Nigeria has an overall Land Use Policy enshrined in the Land Use Act, and prior to the Land Use Act in 1978, the current system was based on land tenure. Tenure is derived from the Latin word “Tenere,” which means “to hold” a landed property.

1978 Land Use Act Decree

The Land Use Act aided property developers’ activities, which witnessed a significant increase in the early 1990s. Land planning and control trace back to the mediaeval period as customary norms and ways of life of the people.

Nigeria has historically exercised control over land planning, allocation, usage, and development based on the nature, norms, and practises of the people in accordance with Customary Law.

In modern times, Nigeria planning laws are tools for environmental design, planning, and development that are influenced by both English laws and local legislation. The Land Use Act of 1978 ­An Act to vest in the Governor of the State solely all land comprised in the territory of each state (except land vested in the Federal Government or its agencies),

who would hold such land in trust for the people and would henceforth be responsible for allocating land in all urban areas to individuals resident in the State and to Organisations for residential, agricultural, commercial, and other purposes, while similar powers with respect to non-residents would be retained.

Investigating the actions of property development agencies in Nigeria will never be complete without a thorough examination of the laws that permit them the use of land for development.

Property for Investment and Development

Developers are known to exploit the tax distinction between “investment” and “development” property. When a property is held as an investment, the majority of its costs are deductible when incurred, as opposed to development property,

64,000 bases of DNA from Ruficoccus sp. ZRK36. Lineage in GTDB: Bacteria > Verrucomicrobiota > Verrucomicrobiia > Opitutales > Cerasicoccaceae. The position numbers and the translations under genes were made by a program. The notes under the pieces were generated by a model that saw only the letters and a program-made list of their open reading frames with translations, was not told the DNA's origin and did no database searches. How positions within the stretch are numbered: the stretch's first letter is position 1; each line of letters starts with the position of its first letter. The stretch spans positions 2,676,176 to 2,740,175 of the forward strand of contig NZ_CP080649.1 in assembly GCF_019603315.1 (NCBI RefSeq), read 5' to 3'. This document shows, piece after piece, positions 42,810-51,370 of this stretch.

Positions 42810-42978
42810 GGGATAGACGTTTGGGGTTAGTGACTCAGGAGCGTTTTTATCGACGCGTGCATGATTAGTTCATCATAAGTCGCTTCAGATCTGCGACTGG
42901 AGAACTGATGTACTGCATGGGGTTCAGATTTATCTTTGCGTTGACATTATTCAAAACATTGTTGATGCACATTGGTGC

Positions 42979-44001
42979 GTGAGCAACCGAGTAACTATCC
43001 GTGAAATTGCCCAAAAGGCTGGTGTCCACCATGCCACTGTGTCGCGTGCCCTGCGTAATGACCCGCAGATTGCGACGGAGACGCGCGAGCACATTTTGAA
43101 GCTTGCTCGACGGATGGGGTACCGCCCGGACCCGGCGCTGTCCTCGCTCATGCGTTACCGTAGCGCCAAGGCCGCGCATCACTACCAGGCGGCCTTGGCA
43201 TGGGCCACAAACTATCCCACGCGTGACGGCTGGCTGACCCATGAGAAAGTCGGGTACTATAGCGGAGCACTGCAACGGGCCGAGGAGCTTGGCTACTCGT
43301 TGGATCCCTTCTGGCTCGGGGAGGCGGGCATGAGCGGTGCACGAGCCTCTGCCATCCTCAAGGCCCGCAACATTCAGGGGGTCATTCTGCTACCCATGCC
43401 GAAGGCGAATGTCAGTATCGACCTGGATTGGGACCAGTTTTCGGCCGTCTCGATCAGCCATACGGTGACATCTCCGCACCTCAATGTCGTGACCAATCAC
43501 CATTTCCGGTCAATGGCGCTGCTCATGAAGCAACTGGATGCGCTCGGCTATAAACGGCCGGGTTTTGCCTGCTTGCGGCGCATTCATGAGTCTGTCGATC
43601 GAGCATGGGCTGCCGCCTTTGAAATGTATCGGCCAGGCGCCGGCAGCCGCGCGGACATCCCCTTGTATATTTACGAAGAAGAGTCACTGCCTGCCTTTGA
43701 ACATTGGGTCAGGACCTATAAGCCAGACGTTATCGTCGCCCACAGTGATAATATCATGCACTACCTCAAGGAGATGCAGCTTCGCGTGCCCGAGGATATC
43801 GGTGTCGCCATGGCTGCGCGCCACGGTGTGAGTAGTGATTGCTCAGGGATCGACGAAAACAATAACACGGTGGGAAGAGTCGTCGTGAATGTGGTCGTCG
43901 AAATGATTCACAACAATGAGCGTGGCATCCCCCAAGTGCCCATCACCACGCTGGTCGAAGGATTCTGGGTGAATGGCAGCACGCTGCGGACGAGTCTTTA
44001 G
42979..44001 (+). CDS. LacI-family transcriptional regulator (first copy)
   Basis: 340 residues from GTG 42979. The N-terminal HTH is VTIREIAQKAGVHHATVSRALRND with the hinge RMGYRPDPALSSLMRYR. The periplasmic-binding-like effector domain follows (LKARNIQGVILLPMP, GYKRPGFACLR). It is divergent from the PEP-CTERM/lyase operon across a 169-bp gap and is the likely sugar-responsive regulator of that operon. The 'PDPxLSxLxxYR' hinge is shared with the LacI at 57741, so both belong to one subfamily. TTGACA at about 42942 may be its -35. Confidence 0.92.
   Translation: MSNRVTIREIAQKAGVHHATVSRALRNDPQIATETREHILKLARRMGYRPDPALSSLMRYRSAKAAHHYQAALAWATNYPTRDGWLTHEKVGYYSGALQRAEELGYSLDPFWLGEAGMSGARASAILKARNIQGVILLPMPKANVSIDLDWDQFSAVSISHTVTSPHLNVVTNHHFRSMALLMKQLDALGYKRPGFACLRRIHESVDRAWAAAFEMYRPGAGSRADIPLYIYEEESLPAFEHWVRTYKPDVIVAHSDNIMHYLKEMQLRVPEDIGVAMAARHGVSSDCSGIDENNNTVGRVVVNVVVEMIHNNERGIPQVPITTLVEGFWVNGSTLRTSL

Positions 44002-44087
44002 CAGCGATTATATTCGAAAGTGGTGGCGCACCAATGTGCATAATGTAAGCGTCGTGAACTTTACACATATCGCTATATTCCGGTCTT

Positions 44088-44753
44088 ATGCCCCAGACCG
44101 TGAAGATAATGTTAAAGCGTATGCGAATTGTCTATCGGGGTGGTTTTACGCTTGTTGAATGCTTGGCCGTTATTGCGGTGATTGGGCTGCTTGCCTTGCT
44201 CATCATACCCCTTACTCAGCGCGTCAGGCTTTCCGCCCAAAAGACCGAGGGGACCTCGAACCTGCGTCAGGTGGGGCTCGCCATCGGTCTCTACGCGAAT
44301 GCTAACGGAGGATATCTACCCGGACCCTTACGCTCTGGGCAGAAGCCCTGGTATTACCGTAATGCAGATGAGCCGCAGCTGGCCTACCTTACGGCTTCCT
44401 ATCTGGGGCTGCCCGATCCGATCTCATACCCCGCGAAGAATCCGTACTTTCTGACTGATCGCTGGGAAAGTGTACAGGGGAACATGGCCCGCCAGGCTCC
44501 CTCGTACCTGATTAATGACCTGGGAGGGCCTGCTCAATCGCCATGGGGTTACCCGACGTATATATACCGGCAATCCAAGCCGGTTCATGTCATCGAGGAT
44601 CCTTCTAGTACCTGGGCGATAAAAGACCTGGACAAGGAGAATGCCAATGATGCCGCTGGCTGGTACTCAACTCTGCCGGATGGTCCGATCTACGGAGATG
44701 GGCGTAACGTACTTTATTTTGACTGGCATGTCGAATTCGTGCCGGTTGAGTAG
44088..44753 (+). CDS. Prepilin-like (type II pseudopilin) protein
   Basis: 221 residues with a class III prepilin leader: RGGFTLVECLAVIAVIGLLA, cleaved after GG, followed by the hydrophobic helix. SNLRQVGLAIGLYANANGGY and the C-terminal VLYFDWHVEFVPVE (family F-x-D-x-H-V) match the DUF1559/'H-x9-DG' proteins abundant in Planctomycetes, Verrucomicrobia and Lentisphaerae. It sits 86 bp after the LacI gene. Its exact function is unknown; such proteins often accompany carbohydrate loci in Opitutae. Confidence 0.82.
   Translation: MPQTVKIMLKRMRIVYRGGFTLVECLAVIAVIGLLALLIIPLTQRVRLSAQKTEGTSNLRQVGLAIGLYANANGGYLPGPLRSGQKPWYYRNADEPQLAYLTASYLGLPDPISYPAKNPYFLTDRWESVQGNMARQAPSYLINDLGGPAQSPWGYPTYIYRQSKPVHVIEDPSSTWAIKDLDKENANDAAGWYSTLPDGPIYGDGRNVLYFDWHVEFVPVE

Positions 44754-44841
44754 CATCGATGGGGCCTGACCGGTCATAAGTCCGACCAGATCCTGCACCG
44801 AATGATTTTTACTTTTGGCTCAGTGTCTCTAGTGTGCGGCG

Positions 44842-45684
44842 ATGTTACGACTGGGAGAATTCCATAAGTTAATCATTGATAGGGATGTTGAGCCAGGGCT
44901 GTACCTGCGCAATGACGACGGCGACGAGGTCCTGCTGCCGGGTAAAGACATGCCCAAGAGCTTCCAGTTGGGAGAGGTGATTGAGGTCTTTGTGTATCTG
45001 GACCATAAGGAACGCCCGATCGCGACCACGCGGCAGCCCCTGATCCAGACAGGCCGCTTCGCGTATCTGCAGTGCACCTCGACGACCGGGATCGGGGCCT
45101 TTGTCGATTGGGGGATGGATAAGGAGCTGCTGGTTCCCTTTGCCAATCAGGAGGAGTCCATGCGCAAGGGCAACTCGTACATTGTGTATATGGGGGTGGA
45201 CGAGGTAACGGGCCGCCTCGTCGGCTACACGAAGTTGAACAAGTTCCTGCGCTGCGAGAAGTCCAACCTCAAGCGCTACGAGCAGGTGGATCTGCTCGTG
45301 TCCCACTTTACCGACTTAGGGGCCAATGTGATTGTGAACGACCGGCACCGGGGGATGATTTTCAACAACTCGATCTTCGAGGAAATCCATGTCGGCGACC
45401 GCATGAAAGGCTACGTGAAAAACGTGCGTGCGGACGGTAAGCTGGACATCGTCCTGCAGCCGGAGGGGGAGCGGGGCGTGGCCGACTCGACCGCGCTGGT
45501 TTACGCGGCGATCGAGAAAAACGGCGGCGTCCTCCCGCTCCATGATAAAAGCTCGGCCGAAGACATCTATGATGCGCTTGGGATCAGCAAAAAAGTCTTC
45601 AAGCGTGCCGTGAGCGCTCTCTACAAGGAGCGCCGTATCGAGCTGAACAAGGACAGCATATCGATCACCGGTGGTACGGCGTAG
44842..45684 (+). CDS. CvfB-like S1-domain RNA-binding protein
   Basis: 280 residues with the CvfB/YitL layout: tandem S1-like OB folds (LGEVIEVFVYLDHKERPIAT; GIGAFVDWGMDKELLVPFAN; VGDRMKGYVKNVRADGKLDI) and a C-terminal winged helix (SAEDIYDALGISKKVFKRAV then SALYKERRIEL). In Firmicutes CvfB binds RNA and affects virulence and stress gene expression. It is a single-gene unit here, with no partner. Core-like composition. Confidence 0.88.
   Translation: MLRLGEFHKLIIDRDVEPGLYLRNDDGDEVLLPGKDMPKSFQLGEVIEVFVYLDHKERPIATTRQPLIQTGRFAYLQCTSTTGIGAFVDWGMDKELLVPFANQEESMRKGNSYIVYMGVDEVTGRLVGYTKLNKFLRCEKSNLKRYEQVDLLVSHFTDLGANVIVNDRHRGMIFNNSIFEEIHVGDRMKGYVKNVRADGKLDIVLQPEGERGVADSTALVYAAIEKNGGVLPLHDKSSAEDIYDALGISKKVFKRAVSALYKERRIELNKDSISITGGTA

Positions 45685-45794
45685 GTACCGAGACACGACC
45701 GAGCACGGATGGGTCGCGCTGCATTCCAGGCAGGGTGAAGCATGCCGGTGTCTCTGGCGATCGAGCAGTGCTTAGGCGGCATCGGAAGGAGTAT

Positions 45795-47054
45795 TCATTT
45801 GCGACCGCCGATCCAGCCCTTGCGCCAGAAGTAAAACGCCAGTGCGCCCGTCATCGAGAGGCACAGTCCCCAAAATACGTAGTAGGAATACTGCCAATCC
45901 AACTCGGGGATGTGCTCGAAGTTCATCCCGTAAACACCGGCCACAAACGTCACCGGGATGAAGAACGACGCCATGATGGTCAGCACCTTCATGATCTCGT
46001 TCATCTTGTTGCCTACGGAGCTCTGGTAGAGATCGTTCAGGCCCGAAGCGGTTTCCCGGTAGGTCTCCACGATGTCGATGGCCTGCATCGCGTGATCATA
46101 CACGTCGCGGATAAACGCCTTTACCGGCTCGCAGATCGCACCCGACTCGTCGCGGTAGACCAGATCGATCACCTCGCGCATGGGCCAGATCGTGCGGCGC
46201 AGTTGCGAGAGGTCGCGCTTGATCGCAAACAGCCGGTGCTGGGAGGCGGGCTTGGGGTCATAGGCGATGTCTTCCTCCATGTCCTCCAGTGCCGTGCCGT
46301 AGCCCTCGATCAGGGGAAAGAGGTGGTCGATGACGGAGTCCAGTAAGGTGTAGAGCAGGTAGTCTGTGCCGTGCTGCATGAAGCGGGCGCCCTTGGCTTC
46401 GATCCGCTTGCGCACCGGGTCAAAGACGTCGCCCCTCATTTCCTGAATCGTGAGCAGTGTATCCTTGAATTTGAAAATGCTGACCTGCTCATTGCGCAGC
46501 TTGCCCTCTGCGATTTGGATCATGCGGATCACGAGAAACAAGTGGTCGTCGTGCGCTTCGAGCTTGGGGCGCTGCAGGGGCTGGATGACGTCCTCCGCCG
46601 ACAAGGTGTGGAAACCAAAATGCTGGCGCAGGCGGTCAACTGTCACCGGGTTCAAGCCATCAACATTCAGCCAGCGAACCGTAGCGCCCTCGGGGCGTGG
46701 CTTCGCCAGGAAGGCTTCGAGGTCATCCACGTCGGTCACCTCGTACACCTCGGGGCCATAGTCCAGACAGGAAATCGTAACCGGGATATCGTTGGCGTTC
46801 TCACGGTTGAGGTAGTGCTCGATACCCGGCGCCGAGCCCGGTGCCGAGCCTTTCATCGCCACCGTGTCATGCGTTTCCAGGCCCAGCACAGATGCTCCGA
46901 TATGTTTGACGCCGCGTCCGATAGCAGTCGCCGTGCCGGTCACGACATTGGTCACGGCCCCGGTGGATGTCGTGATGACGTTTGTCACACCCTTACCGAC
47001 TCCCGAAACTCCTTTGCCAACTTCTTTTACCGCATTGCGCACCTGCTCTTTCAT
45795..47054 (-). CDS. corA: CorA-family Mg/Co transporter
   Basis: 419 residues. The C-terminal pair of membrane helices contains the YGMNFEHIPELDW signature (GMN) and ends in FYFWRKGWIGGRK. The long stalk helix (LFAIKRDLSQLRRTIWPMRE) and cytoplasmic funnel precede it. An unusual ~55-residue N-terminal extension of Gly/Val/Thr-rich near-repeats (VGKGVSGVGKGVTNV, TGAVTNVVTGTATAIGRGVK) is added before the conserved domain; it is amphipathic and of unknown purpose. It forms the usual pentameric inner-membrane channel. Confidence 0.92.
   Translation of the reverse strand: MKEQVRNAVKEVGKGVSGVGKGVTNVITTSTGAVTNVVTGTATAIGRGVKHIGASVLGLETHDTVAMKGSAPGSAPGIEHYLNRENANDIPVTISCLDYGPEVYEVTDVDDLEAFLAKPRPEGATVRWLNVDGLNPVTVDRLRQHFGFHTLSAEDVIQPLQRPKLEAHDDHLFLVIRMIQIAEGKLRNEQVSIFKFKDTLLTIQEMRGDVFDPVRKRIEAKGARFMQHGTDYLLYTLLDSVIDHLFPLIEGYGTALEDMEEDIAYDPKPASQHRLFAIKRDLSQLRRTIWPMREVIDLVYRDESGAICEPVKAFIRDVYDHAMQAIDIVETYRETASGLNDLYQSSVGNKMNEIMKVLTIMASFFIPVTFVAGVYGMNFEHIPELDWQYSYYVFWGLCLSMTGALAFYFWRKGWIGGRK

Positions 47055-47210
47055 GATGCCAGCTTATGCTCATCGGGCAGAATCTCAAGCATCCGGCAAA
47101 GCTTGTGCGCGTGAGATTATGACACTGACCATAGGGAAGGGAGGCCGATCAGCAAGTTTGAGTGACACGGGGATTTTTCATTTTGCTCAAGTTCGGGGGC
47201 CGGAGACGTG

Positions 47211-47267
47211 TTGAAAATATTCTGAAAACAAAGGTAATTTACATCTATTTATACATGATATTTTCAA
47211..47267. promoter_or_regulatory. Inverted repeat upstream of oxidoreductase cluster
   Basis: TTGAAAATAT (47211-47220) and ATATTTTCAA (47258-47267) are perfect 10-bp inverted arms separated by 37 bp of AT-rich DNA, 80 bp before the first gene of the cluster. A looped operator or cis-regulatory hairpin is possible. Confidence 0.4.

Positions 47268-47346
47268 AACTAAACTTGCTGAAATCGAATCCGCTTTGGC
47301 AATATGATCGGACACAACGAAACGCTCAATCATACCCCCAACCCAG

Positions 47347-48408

which is subject to capitalisation. There is also a favourable tax rate on gains on the sale of investment property in certain economies, allowing the gain to be recognised as the payments are collected.

Property Development Agency Issues in Nigeria

(1) Government Command

(2) Land Use Policies

(3) Compulsory land acquisition and compensation

(4) Document Title


The following issues will be investigated and suitable solutions will be proposed:

Reasons were discovered for them.

(a) Inadequate funding to carry out large-scale projects that will be economically beneficial to the government.

(c) Nigerian laws governing the use of land

(c) A scarcity of experts in the sector.


In Nigeria, assess the economic impact of property developers’ actions.

Property Development Issues in Nigeria

Developing a Housing Solution in Nigeria


What role does the property development agency play in delivering affordable housing in Nigeria?

Economic Influence on the Economy

What are the prospects for real estate development in Nigeria?


Some assumptions will be established that will be tested later to determine the validity or authenticity of the study hypothesis.

The hypothesis that will be examined is

Ho:- The establishment of a property development bank is not required in order to make cash available to property development organisations.

Hello:- The establishment of a property development bank is critical in making financing readily available to developers.


The following sources will be used to acquire the essential data for this study:

i. Observation and internet coverage.

ii. Questionnaire

iii. sources secondary

iv. Texts in the library will comprise both published and unpublished literature on how to become the largest property development agency.